OUR aim in this war is the complete material and psychological defeat of our enemies. We have rejected the idea of an armistice or negotiated peace and have pledged ourselves not to accept either at any stage or in any guise. When we have beaten Germany, Japan, Italy and their satellites, together or seriatim, into unconditional surrender, and while we are making sure that our accomplishment cannot be evaded or undone, we shall not recognize any limitations on our action except those imposed by our own consciences or any commitments except those which have been arrived at openly among the United Nations.
The outlines of the postwar world which we and our allies have already sketched constitute a pledge to and among ourselves alone. We may bungle the attempt to turn it into living reality. If so, we shall again suffer the lamentable consequences of our failure. But this time we are making our enemies no promises and shall not count on them to fulfill any part of a bargain. We on our side rely on ourselves alone -- our own physical strength, our own strength of will. If we fail to keep the promises which we have made to ourselves and between ourselves we shall complete the destruction of our civilization by our own sole negligence and frivolity.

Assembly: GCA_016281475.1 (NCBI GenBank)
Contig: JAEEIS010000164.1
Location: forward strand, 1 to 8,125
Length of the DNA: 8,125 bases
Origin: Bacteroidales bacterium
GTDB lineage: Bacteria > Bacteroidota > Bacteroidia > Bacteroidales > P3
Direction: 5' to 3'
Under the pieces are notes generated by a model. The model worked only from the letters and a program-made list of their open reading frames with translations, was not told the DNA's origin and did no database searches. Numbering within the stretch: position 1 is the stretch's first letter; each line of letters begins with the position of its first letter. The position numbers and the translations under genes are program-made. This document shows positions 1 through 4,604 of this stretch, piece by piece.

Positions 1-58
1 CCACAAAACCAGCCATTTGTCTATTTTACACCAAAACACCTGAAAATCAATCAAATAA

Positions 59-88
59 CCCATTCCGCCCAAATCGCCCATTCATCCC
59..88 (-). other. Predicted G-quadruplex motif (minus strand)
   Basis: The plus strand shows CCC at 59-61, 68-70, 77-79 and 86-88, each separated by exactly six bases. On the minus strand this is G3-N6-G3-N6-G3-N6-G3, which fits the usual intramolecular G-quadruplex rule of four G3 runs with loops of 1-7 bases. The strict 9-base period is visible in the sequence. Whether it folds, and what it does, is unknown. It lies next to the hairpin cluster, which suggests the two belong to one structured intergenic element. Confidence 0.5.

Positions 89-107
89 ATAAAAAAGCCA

We hope to be able eventually to accept the peoples now our enemies as partners, and we are prepared to go as fast and as far as we safely can in making such a relationship with us seem reasonable and even attractive. But we fear that "eventually" is a long way off. In the interim, the one standard by which we shall measure every step will be whether it increases or diminishes our security. We shall try this time to remember how close we came to destruction and the grim sacrifices by which at the last moment we saved ourselves from it. Without vindictiveness but without apology or compunction we shall assign
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